Back in December, I looked ahead to 2018 and decided to make a few changes related to reading and blogging. One of the biggest ones: no more monthly roundups detailing what I read each month.
After reading several articles about how tracking reduces enjoyment of an activity, I decided to drastically scale back how I tracked my reading. I had found that I let the monthly roundups put pressure on me to read faster, read more, and choose shorter books–just so I could include them on the roundup.
Discontinuing those monthly posts has been so good for my reading. Rather than mentally counting up the number of books I’ve finished each month, or scrambling to finish one last book to include in the roundup, I’m reading with no pressure.
I’ve been meandering through my shelves and library checkouts, taking my time, and maybe not finishing quite as many books, but some of the joy that got lost when I was doing too much tracking is back. I’m also enjoying thinking about different ways of including the books I read into posts. A couple other recent reads were included in these posts:
5 Thrilling Books (That Aren’t Mysteries)
Alias Grace: Book and Netflix Series Review
For those below, though, it felt like time to give an update on what I’ve been reading. So, on to the books!
This is the strangely compelling story of Selin, a freshman at Harvard in the 90s--significantly, at the advent of email. A high school overachiever, Selin now finds herself uncertain, sometimes flailing, and searching, both in her academics and her social life--a state relatable to many a college freshman. Language becomes her means of searching for connection and truth, both through her linguistic studies and through writing. Deadpan and sometimes very funny, Selin is also an innocent. She starts a friendship with a compelling student named Ivan, unavailable but charismatic and irresistible, eventually following him to Hungary for a summer teaching program.
But this is less about the events--it will drag, if you like a plot-heavy novel--than about the disorientation that sometimes seems inevitable at 19. I love Roxane Gay's Goodreads review where she says, "Several times, I thought, “I am not smart enough to understand everything that is happening here,” but I kept reading." This is exactly how I felt, but I also sensed that Selin and Ivan often didn't understand what they were talking about either, in that way of college students who think they know it all and desperately need to keep up the facade, both to each other and themselves. I really liked this for its unflinching peer into those years of uncertainty, poor decisions, and total inability to remove ourselves from any of it. It's so different from anything I've read that it's hard to recommend to any particular kind of reader; approach it with patience and an open mind and you'll be rewarded with some insights and great humor, but I wouldn't be surprised if many readers didn't finish this either. More info →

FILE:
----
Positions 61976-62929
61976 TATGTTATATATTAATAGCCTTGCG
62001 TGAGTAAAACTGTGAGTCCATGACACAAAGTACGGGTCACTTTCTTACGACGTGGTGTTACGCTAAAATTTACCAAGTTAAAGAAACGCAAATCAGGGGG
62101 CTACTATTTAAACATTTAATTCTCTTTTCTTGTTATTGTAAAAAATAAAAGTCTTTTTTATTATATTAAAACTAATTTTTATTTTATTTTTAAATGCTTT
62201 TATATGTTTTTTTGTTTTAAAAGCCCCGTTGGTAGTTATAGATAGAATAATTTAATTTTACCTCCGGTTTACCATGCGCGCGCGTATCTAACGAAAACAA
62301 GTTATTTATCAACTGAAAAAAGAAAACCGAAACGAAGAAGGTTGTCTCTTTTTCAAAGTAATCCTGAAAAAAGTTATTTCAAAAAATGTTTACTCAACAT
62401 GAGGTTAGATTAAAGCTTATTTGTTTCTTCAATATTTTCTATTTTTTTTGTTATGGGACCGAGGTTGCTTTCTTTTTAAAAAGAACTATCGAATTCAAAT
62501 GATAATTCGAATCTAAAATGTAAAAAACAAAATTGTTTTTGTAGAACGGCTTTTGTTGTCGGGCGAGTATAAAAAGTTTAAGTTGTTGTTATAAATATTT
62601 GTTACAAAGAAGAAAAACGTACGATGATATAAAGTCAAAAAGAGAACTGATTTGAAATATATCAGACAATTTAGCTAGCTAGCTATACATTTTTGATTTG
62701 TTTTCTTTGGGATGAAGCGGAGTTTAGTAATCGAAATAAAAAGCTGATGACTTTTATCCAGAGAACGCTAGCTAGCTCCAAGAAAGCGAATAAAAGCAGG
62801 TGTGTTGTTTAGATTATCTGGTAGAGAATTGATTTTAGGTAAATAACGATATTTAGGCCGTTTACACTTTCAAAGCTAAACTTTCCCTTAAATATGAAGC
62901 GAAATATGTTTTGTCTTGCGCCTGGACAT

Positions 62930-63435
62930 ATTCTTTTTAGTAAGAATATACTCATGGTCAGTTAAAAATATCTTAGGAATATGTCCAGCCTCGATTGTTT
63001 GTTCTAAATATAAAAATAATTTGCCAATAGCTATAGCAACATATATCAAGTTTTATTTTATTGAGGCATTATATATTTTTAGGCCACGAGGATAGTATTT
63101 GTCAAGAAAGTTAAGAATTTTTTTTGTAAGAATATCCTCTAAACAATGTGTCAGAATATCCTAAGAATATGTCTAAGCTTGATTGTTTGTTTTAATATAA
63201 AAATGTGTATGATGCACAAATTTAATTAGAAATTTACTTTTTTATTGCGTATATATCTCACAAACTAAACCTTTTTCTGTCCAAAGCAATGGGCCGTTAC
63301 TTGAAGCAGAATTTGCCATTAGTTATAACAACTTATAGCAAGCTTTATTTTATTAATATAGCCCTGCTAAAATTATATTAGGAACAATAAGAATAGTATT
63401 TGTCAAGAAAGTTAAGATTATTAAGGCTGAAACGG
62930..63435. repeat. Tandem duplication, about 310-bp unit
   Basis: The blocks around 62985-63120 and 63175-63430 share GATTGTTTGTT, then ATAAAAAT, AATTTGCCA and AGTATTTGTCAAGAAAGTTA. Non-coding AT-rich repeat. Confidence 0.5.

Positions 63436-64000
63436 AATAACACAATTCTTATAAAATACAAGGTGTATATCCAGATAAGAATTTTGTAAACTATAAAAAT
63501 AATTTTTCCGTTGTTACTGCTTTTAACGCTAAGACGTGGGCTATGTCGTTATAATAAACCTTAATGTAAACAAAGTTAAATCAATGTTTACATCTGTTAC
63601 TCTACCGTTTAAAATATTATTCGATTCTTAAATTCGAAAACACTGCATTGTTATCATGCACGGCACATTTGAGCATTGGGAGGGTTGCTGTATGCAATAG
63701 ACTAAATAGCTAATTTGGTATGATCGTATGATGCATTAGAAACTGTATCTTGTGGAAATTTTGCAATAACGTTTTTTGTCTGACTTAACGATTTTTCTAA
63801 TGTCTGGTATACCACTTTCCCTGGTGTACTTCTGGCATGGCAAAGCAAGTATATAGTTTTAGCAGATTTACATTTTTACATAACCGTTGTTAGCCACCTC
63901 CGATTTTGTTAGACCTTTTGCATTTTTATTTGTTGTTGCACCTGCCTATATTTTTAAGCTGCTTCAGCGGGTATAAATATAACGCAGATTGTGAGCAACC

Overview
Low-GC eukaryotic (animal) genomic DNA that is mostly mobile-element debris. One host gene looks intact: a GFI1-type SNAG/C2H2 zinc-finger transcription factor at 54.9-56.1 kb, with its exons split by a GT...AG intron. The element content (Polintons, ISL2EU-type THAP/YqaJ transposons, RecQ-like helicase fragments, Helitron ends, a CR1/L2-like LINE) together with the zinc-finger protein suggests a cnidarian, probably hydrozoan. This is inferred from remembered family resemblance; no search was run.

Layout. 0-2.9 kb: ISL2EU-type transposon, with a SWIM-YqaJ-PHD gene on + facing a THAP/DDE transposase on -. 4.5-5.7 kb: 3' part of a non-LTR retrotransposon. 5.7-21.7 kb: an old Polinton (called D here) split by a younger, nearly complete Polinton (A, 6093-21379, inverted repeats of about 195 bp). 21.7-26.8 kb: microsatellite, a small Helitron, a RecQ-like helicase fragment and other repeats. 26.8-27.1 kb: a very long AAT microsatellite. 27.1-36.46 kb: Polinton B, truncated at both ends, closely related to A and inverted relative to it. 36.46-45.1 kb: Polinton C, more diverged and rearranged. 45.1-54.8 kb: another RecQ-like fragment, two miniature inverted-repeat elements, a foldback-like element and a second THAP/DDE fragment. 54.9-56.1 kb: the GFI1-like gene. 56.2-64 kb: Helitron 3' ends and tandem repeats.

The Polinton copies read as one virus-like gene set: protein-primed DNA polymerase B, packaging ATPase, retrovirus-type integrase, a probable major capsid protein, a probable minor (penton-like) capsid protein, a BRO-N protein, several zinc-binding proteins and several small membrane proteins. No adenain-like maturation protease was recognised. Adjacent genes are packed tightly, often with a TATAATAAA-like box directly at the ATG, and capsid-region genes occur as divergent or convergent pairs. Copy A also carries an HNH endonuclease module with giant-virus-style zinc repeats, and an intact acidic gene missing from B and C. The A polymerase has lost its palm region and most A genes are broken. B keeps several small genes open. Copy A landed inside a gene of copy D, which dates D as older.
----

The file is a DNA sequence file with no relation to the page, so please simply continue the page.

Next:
Ada has never seen the world beyond the dirty London street that she sees outside of her window. She's never seen grass or trees, and she's not exactly sure how old she is (she guesses nine). Her abusive mother has kept Ada locked inside her entire life, ashamed of her club foot. When her brother Jamie is to be evacuated to the countryside to avoid the anticipated bombings of World War II, Ada steels herself and sneaks away from her mother. They find themselves in Kent, placed with Susan Smith, a woman who lives alone and does not want children. Despite her unwillingness and her grief over her deceased partner (hinted at in the book, but not discussed in detail), Susan cares for the children, seeing to both their health and education.
Ada finds solace in a pony, crutches, and a physical freedom she'd never had, all while building relationships and a new confidence. But she struggles with the trauma of her past. Is she worthy of being loved? Will she be rejected again, or forced to go back to her mother? Could her foot ever be fixed? These uncertainties weigh, until the war comes to their doorstep and the stakes are raised. This was an amazing middle grade book, full of history and realistic, flawed characters. I was enthralled and I can't wait to read the sequel. More info →
On the heels of the devastating loss of their infant son and brother, the Bright family makes the decision to move to Philadelphia to join (and eventually inherit) an uncle's funeral home business. Told from the alternating perspectives of mother Pauline, elder sister Evelyn, middle sister Maggie, and youngest sister Willa, the family soon faces another devastation: the Spanish Flu pandemic that literally leaves bodies at their doorstep and an orphaned infant in their care. The family isn't immune to the losses wrought by the flu and World War I, and in their grief they grasp for hope and purpose in different ways, keeping secrets to protect themselves and one another. This is a heartfelt, engrossing look at a little-discussed historical event that had a profound effect around the world. Certain elements of the story are somewhat predictable, but that didn't affect my investment in the fates of the family members, who are flawed but sympathetic. More info →